As we mentioned earlier, the libsvn_fs API looks and feels like any other filesystem, except that it has this wonderful versioning capability. It was designed to be usable by any program interested in a versioning filesystem. Not coincidentally, Subversion itself is interested in that functionality. But while the filesystem API should be sufficient for basic file and directory versioning support, Subversion wants more—and that is where libsvn_repos comes in.

The Subversion repository library (libsvn_repos) is basically a wrapper library around the filesystem functionality. This library is responsible for creating the repository layout, making sure that the underlying filesystem is initialized, and so on. Libsvn_repos also implements a set of hooks—scripts that are executed by the repository code when certain actions take place. These scripts are useful for notification, authorization, or whatever purposes the repository administrator desires. This type of functionality, and other utilities provided by the repository library, are not strictly related to implementing a versioning filesystem, which is why it was placed into its own library.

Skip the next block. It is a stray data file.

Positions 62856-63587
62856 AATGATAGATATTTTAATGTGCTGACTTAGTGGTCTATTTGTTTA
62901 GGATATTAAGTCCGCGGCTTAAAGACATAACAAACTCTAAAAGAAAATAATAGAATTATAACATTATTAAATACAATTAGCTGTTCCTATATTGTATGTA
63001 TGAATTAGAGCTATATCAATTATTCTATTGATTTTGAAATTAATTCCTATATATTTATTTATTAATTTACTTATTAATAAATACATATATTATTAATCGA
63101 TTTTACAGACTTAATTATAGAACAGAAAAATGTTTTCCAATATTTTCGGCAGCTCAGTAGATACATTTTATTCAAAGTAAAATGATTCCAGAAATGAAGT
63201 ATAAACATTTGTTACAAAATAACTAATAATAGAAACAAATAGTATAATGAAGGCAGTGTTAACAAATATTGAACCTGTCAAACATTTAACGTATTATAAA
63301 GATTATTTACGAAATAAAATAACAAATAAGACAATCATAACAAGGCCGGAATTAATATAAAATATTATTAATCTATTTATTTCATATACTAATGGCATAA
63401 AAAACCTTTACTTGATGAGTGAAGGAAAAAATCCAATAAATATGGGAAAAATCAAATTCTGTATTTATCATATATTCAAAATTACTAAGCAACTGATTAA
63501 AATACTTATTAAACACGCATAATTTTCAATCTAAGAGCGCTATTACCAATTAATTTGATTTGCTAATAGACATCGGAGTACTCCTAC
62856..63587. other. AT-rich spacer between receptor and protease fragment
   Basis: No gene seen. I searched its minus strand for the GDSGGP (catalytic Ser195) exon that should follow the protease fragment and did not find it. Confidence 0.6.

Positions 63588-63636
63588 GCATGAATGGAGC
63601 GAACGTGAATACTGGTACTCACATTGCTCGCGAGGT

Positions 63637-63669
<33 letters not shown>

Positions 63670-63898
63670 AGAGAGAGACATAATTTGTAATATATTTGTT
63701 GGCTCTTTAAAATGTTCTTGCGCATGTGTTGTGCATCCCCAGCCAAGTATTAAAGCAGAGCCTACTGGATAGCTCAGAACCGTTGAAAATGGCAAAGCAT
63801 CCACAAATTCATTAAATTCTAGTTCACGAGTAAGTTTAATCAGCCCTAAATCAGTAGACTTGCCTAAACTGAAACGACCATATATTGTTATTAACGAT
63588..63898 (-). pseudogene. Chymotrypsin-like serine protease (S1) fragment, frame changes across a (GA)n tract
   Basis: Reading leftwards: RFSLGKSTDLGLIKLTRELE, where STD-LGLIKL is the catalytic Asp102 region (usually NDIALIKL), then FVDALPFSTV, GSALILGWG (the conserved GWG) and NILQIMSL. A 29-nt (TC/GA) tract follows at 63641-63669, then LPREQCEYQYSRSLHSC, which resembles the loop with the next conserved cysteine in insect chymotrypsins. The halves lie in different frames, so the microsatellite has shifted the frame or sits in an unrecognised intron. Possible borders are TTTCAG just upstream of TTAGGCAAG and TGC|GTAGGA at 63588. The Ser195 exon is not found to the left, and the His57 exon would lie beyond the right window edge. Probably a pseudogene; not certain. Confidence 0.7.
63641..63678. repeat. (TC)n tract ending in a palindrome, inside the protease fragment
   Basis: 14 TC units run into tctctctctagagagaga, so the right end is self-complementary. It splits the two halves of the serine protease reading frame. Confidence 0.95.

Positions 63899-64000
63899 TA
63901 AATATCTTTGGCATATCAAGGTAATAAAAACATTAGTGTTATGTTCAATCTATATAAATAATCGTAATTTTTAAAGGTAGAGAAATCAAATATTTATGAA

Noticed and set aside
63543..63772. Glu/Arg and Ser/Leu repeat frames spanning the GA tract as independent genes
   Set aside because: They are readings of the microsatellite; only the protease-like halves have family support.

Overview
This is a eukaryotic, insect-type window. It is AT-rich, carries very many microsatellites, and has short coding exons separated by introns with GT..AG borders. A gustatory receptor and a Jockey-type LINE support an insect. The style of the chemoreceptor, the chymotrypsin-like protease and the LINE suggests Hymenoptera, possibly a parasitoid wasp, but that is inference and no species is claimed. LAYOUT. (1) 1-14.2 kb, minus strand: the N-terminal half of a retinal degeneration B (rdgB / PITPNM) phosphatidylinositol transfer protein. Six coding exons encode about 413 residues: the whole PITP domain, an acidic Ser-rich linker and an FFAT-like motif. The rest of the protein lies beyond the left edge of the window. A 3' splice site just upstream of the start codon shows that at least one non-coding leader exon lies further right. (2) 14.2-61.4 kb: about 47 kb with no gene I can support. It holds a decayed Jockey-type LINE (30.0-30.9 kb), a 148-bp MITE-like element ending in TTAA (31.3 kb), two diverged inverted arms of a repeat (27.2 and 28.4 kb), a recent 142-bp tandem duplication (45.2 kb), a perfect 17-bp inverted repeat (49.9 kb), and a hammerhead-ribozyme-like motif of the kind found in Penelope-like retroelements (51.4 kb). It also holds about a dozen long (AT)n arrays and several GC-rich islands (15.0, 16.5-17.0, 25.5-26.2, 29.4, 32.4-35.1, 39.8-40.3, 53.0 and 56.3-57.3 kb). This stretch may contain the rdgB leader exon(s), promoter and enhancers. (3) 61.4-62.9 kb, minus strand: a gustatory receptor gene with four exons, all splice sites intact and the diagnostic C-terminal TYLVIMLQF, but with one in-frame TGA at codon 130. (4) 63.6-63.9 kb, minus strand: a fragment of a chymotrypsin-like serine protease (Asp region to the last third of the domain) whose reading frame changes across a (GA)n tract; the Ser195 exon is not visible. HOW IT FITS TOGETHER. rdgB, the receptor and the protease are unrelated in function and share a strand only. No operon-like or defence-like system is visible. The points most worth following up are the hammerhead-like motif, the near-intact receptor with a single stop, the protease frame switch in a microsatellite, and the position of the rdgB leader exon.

Developers who wish to use the libsvn_repos API will find that it is not a complete wrapper around the filesystem interface. That is, only certain major events in the general cycle of filesystem activity are wrapped by the repository interface. Some of these include the creation and commit of Subversion transactions, and the modification of revision properties. These particular events are wrapped by the repository layer because they have hooks associated with them. In the future, other events may be wrapped by the repository API. All of the remaining filesystem interaction will continue to occur directly via the libsvn_fs API, though.

For example, here is a code segment that illustrates the use of both the repository and filesystem interfaces to create a new revision of the filesystem in which a directory is added. Note that in this example (and all others throughout this book), the SVN_ERR() macro simply checks for a non-successful error return from the function it wraps, and returns that error if it exists.

Example 8.1. Using the Repository Layer

/* Create a new directory at the path NEW_DIRECTORY in the Subversion